- The next step for many people is personal hygiene, which might include a shower or a bath for extra relaxation.
- If you take supplements or sleep aids (for suggestions see the discussion on the Insomnia page), spread them out over the last hour before bed rather than taking them all at once.
- Do you stretch or meditate or read before bed? All of those activities can be helpful, but for people with sleep challenges, it might be best to limit in-bed reading to about 5 or 10 minutes. If you're wakeful for a longer time, move to a comfortable place to sit and only return to your bed when you're close to turning off the light.
- Speaking of lights - how do you set up your bedroom? Keeping your sleeping area on the cool side, with a little fresh air if possible, and as dark as possible can all set the stage for a night of sound sleep.
- For many people sexual activity is a helpful prelude to sleep.
How does the night go for you? Do you fall quickly asleep, or linger for minutes or even an hour in bed before you nod off?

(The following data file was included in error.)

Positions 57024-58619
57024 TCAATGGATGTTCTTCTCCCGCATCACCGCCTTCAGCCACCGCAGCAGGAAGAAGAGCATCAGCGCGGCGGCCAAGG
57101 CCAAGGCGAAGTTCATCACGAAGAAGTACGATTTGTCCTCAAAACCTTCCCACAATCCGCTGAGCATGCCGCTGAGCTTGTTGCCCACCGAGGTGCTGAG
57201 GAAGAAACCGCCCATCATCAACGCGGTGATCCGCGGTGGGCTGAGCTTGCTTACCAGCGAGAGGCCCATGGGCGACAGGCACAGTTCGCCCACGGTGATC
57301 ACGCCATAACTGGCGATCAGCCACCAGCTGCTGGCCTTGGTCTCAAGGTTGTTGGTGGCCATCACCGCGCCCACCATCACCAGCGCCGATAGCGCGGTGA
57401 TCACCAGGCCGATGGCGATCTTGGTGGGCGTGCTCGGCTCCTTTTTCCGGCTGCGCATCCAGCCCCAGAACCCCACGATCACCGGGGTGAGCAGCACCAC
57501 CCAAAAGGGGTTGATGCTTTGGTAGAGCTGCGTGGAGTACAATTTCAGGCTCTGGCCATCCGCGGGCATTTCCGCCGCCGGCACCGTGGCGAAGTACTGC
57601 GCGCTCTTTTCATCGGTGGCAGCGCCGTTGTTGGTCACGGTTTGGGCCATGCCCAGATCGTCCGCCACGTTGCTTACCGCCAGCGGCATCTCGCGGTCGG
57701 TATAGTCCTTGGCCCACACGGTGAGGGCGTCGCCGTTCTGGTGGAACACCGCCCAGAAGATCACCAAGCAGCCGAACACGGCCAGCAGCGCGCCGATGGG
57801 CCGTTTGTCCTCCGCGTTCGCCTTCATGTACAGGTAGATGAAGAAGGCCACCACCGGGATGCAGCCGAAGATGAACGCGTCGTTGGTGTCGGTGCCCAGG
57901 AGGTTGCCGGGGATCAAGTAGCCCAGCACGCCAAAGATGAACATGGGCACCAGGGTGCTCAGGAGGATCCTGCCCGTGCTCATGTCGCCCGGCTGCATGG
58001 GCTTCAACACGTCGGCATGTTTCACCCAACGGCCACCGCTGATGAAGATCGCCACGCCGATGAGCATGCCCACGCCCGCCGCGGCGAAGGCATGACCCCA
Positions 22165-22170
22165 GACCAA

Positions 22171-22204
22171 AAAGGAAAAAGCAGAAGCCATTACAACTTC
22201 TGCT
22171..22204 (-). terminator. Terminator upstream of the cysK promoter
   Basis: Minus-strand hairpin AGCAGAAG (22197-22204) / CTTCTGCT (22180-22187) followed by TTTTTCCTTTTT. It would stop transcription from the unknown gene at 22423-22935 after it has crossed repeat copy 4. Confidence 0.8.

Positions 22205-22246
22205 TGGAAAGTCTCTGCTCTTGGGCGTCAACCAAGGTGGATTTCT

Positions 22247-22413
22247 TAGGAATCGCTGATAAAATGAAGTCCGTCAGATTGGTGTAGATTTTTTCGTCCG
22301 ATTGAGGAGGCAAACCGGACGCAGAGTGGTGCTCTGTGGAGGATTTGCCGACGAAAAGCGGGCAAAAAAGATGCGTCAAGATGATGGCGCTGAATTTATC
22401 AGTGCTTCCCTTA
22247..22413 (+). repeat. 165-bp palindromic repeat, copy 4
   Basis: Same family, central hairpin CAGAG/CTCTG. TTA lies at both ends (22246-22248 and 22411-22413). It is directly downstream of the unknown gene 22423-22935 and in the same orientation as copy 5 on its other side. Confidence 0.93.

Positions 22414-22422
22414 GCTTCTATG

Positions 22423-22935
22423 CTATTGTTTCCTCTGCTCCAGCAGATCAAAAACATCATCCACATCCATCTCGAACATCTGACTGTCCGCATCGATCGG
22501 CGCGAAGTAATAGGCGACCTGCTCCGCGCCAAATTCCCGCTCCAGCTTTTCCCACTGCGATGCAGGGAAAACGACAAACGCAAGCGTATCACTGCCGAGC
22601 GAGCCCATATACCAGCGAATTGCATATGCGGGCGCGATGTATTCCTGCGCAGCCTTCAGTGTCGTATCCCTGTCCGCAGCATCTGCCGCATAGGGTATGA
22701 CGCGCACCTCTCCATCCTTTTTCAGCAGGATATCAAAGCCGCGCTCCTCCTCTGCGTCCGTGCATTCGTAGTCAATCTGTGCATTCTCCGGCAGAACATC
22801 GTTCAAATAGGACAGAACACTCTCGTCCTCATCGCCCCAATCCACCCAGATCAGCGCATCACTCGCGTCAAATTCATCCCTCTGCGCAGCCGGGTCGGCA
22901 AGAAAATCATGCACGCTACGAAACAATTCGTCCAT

- If it takes you a long time to fall asleep, you are either resting peacefully - perhaps catching little minutes of sleep outside your awareness - or you are getting frustrated and worried about not getting the rest you need. If frustration accompanies delayed sleep onset, you will ultimately benefit from getting yourself back out of bed and addressing what seems to be keeping you awake. Read for a while, do something boring (I have ironing available if you don't), or write down any thoughts that persist in your busy brain. Drink some warm water, soothing herbal tea (chamomile blends are good), or warm milk if you like. Take a warm bath. Return to bed when you feel more relaxed. Spending worried time wakeful in bed creates a body memory that is not helpful for the sleep you want to create for yourself.
- Perhaps you wake up in the night, once or more. If you wake suddenly, there is a possibility that you have sleep apnea, manifest by snoring, or gasping, or - for the sleeper - just sudden wakefulness. Ask your doctor for a sleep apnea evaluation if this is true for you. If you wake with a full bladder, remind yourself to drink less the following evening, take care of nature's calling with as little light as possible, and return to bed. If you find yourself unable to return to sleep, practice some gentle relaxation, perhaps the meditation instructions listed here, or some progressive relaxation of different muscle groups.